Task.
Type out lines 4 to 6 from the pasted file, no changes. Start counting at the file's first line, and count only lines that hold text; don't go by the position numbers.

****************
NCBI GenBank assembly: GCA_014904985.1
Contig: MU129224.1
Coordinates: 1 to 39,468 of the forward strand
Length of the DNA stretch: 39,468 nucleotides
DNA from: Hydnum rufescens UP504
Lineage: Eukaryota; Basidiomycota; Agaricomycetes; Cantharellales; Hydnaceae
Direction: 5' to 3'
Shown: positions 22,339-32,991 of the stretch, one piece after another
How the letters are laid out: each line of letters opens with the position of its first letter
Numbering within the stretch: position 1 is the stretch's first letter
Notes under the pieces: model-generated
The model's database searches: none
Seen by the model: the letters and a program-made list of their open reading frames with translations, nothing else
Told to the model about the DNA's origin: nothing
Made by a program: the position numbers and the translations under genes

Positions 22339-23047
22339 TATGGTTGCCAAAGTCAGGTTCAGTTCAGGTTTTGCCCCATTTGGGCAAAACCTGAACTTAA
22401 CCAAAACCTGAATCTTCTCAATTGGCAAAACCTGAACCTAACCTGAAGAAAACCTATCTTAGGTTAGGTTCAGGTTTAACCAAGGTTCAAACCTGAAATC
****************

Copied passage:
Length of the DNA stretch: 39,468 nucleotides
DNA from: Hydnum rufescens UP504
Lineage: Eukaryota; Basidiomycota; Agaricomycetes; Cantharellales; Hydnaceae